“The 2018 “point-in-time” count done on a single day in January by volunteers from local homeless services agencies and the city, led by the nonprofit Homeless Action Network of Detroit, turned up 1,769 people experiencing homelessness in the three cities covered by the Detroit Continuum of Care, down 15 percent from last year.”
.04% of the Detroit population is homeless.
Apparently they are bringing down the numbers of homeless a lot in Detroit using the “housing first” model that has been successful in Salt Lake.
First, out of curiosity, when an American sees the phrase ‘western cities’, do they immediately think ‘cities on the west coast of the USA’? I thought ‘cities of the western world’, i.e. New York, Toronto, London, Paris, Berlin, etc.
Anyway… I was last on the west coast of the USA over 20 years ago and back then it seemed pretty idyllic. I always used to say, if I ever lived outside of Europe, I’d want to live in California. But some friends of mine were on the west coast just last year and they were shocked by the social problems, which they say are not like anything one would see on the streets of any European city (I guess perhaps excluding Russia, Ukraine, and Bosnia and Herzegovina, all of which have significant homelessness problems). And I guess that this must be quite a specific problem to the west coast, or to major cities, because the USA actually has overall a lower rate of homelessness compared with some European countries.
They highlighted the main problems as being mental illness and drug addiction and said that there were clearly a lot of people with mental health problems and/or drug addiction who were homeless and didn’t appear to be accessing any kind of health or social care. We guessed that the main problem is the relative lack of a safety net for people whose lives for one reason or another begin to go off the rails. Certainly the problem of homelessness seems to have relatively little to do with the overall wealth of society. In Europe there is more of a homelessness problem in rich countries such as the UK, France, and Germany than there is in relatively poorer countries such as Poland, Romania, and Portugal. The Polish welfare system, for example, is famously generous. In the UK, on the other hand, society has become increasingly hostile towards the poor, the ill, the disabled, and the unemployed. We are a society that now talks about ‘workers and shirkers’ and ‘strivers and skivers’. Whereas large families in Poland are given more benefits in recognition of the additional cost to the family and the greater benefit to society, British families now receive child benefit only for the first two children. These kinds of policies presumably go some way towards explaining why some rich countries have more social problems than some poorer ones. On the other hand, I should have assumed that the west coast of the USA would have in fact had more European-style welfare spending, but maybe I’m wrong.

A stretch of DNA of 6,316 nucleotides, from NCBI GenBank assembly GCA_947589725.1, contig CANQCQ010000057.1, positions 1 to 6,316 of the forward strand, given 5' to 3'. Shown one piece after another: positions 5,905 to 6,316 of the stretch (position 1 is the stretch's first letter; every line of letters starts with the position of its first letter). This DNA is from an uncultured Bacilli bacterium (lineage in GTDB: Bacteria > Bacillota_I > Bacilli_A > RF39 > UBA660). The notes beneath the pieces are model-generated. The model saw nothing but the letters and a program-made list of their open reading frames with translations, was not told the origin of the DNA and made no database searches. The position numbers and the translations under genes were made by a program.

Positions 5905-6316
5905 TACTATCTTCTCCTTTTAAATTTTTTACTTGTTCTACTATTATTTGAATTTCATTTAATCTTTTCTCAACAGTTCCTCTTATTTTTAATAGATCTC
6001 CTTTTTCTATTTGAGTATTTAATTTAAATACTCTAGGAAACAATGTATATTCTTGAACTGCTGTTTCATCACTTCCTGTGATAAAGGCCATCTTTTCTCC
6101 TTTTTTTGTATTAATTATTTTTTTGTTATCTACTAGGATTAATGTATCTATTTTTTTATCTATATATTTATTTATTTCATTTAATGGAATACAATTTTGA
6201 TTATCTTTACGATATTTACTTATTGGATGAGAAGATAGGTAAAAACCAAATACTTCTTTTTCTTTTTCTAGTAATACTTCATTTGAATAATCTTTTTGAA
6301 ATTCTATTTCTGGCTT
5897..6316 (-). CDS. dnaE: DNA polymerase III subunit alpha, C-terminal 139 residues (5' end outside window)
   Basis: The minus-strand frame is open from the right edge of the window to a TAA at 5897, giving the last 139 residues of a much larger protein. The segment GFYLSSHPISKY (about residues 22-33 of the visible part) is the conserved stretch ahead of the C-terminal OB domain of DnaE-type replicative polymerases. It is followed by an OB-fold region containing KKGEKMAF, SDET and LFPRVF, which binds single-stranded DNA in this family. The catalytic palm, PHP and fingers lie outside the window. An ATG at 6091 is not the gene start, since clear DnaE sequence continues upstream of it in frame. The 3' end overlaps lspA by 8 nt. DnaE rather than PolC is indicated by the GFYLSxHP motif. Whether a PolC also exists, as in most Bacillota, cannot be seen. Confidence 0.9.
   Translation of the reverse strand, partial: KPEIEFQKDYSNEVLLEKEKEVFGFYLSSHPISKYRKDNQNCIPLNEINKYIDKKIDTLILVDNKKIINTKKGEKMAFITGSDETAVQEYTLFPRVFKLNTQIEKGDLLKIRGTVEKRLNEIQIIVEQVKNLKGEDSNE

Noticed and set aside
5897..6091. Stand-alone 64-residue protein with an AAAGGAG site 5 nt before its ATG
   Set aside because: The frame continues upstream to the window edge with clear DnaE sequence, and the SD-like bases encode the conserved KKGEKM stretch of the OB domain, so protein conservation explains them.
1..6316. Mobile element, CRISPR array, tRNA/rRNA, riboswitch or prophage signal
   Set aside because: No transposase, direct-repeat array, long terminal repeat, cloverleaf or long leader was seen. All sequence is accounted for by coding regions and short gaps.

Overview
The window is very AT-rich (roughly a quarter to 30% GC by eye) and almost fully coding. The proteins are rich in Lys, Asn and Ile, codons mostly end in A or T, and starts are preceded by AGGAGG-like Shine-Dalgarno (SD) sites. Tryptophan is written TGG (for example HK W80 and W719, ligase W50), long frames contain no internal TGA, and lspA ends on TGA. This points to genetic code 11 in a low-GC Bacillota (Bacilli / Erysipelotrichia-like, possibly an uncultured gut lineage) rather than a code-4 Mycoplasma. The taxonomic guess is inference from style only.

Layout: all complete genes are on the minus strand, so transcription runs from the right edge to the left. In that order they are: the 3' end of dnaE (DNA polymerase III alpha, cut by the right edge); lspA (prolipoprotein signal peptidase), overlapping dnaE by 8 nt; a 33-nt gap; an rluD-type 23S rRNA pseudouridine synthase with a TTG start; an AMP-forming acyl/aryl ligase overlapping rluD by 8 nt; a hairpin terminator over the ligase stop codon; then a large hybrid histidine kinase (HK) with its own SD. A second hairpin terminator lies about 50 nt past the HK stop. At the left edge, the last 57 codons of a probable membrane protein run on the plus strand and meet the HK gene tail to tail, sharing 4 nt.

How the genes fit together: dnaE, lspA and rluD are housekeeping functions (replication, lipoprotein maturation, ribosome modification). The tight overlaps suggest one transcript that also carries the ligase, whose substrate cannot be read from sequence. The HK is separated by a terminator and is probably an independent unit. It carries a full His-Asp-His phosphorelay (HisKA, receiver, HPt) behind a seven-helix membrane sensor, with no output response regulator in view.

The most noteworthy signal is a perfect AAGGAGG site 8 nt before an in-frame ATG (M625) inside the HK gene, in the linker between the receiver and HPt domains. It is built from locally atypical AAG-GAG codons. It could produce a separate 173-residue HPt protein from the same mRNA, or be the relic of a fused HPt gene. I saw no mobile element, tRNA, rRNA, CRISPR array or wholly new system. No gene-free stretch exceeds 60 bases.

Finally, does anyone know why the narrator is English? Is he an Englishman who went to America to be a journalist? I guess he must be.
Indeed. 19th century London comes to mind.
I think it’s the longterm effects of the breakdown of the family, plus a minimal social safety net, which is what we have in the US. European-style social safety net is more comprehensive, so the effects of the breakdown of the family are different and less apparent.
Yes, I thought the same thing about “Western cities” - - that is was referring to Western as in American/ European cities, not just the West coast of the US.
As for the English narrator - - don’cha know that the British accent gives it an air of class, sophistication and polish? Undoubtedly he is better-educated than an American and just plain smarter. (Maybe!)
California is warm year round so it’s OK to have people living outside.
For most of Canada, being homelessness during winter would literal kill given the temperatures so some of the country’s homelessness problem is masked by climate.
What amazes me is Silicon Valley wants and is waiting for higher taxes on everyone (except for themselves of course, which is why they lobby for preferential treatment) but they themselves do little to help relative to their enormous wealth.
British accent? You mean the RP accent? I got corrected by a British friend about the huge number of different accents in the UK.
Apparently the RP or Received Pronunciation, is considered the standard for BBC news announcers.
Londoner said it - - not me!